3. Who do you know?
Based on your needs in Question #1, do you have someone in mind for
your partner, or are you starting from scratch? What resources
(networking groups, online forums, etc.) do you have for finding a
4. How much can you commit?
Partnerships are two-way streets, where you give your partner as much
as he or she gives you. What can you offer, time- and resource-wise?
Are you willing to offer introductions and advice, or only “atta boy”
support? Don’t expect to get back much more than you provide.
5. What are your preferences?
Do you want to communicate only by email, or do you want in-person or
phone check-ins? Do you want someone who is in a similar industry to
you, or would you prefer someone who’s in a non-competing field? How
often would you like to check in?
Once you’ve answered these questions, you’ll be in a good position to start
evaluating potential partners. In the next few sections we’ll discuss some
options so you can determine which accountability partnership type will work best for you.
Live and In Person: An “IRL” Accountability Partner
Having an accountability partner you can get together with “in real life” (IRL)
adds a new dimension to your partnership. Knowing someone “in real life,” not just online or via phone, is very different than communicating virtually and it brings some nuances to the table that a virtual partnership wouldn’t. Here’s an overview of what you need to know about teaming up with an in-person accountability partner:
Pros: It’s much harder to blow off an in-person appointment with your buddy than a phone call or email-check in, so teaming up with someone you meet regularly for lunch or coffee can help keep you on task. Also, you may feel more comfortable with someone you know outside the computer screen. And don’t forget the benefit of getting out of the office and away from your desk – being in a new environment occasionally can re-energize you. Also, if your meetings are scheduled around walking or jogging you can kill two birds with one stone and get exercise while you brainstorm. One more thing: Because you’re in the same place at the same time, you can help each other with offline marketing, computer training, etc.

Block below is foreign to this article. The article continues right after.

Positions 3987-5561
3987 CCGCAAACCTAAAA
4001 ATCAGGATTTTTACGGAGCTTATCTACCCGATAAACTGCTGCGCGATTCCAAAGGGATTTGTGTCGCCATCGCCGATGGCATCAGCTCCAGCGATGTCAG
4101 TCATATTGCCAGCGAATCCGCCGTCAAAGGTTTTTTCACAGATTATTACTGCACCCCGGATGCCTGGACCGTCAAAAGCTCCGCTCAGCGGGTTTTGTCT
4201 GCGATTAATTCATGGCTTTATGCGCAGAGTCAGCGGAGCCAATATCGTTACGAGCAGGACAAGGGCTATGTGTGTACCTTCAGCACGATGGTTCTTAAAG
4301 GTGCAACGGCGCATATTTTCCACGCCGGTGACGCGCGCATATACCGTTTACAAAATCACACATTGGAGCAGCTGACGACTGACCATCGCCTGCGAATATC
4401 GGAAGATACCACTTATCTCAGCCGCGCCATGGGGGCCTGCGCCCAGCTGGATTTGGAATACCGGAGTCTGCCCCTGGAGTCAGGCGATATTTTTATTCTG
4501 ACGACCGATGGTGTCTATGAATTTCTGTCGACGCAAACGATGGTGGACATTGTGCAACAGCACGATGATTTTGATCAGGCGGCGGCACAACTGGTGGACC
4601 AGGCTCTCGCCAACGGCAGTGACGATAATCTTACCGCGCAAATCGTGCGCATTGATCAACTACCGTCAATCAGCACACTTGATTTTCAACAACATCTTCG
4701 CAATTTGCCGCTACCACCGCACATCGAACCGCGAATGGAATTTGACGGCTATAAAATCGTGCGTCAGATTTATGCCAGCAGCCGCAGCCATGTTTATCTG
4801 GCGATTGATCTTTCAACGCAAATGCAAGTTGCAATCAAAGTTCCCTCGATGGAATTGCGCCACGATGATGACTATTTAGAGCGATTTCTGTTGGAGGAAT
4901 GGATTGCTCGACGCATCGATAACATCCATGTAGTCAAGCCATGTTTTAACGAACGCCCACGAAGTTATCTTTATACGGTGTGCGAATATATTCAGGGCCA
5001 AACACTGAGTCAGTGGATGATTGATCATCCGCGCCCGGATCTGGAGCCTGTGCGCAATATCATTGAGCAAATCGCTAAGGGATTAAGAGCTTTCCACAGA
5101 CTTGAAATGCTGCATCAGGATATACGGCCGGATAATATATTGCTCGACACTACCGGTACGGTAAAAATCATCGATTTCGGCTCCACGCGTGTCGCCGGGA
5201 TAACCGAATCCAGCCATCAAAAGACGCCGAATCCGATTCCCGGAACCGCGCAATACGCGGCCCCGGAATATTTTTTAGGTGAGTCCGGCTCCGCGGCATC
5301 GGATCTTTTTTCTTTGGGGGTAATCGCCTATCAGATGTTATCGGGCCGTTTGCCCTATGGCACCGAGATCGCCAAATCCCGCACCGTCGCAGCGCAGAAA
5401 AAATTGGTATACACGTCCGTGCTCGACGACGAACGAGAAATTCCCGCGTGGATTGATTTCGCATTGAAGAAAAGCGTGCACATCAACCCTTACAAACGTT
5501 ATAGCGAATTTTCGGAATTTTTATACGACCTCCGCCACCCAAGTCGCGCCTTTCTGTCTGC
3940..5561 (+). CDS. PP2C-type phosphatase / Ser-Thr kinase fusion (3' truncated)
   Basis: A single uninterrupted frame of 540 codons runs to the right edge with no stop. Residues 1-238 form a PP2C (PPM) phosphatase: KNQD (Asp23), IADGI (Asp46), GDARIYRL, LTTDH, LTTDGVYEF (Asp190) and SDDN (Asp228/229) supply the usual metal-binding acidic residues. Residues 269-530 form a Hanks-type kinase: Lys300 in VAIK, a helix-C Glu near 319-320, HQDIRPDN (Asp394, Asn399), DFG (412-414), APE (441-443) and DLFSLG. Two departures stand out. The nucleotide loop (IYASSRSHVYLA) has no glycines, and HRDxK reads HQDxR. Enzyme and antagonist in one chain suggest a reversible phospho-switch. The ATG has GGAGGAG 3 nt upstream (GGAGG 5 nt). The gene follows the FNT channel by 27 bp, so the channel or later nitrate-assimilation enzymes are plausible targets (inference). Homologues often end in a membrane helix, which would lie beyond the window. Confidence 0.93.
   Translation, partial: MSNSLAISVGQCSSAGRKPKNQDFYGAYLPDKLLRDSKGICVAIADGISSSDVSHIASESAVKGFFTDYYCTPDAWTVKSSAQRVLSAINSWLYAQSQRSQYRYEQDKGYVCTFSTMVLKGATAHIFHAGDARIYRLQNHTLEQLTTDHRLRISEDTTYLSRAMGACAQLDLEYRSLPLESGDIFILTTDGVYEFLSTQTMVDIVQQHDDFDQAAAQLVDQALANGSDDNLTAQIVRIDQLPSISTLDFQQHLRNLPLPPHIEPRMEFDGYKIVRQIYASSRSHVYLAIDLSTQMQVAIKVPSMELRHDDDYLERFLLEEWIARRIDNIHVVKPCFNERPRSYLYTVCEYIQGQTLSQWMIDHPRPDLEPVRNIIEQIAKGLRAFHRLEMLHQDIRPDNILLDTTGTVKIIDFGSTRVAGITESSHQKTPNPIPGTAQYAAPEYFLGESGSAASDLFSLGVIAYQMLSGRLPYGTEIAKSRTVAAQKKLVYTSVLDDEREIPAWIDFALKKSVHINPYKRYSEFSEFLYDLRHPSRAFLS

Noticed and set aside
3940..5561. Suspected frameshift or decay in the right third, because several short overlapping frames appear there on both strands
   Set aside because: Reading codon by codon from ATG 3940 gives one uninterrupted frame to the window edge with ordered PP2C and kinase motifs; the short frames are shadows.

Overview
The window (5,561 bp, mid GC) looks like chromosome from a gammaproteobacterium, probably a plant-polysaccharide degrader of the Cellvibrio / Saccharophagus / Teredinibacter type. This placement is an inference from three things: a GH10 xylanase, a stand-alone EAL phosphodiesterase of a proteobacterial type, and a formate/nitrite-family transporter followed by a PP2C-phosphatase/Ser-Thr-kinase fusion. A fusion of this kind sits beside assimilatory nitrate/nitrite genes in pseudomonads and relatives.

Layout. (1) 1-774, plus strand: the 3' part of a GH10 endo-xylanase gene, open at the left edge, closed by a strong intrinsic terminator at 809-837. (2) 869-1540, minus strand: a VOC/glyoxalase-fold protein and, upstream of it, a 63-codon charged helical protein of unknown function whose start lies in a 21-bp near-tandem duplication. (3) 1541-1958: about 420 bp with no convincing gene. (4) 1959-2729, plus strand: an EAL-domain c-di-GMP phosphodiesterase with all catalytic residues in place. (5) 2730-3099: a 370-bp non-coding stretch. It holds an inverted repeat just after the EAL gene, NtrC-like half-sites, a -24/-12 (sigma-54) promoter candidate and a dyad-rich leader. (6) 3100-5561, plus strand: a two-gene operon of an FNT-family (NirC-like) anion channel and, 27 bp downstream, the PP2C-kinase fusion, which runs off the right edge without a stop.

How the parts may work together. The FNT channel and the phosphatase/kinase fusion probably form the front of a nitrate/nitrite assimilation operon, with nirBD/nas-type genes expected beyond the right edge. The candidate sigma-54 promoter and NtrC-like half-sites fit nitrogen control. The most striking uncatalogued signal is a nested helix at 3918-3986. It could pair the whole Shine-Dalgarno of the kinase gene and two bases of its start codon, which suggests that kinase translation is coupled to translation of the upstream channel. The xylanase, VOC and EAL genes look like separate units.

Cons: Because you’re meeting in the “real world,” you can get distracted and feel like you have to hold to societal niceties rather than just being laserfocused on your work issues – especially true if your partner is also a friend or colleague. Also, meeting in person isn’t always convenient, and can take more time than a virtual check-in – especially if you’re meeting for meals with your accountability partner. In addition, if you are looking for someone in your area, you have a much more limited pool to choose from. You can also face issues of personality – some traits that might not bother you online or over the phone could be irritating in person.
Suggestions: To avoid some of the cons above, make sure that both you and
your partner are committed to staying on topic and maximizing your time
together. Set an agenda for your meetings and stick to it. If you’re worried
that you might not hit it off with someone in person, set a trial period before committing to a long-term partnership. And, do not settle for someone just because he/she is convenient. Your time is valuable. Choose wisely.
If you take the time to think through the issues above, having an in-person
accountability partner can prove to be the perfect match, expanding your
horizons and giving you some much-needed time away from the computer.
Section Five: Is it Live or Memorex? Virtual Accountability Partners
In this world of online living, meeting friends – or even mates – online is no
longer outside the mainstream. We make little distinction between online
buddies and those who live across the street. And we often feel more
connected to these virtual friends than we do with the people we encounter in person. It makes sense to reach out to your online connections when looking for an accountability partner. Here are some points to consider:
Pros: Teaming up with a “virtual” partner is the ultimate in convenience. You don’t have to live near each other – or even in the same time zone – so your pool of potential partners is almost limitless. Also, you can keep your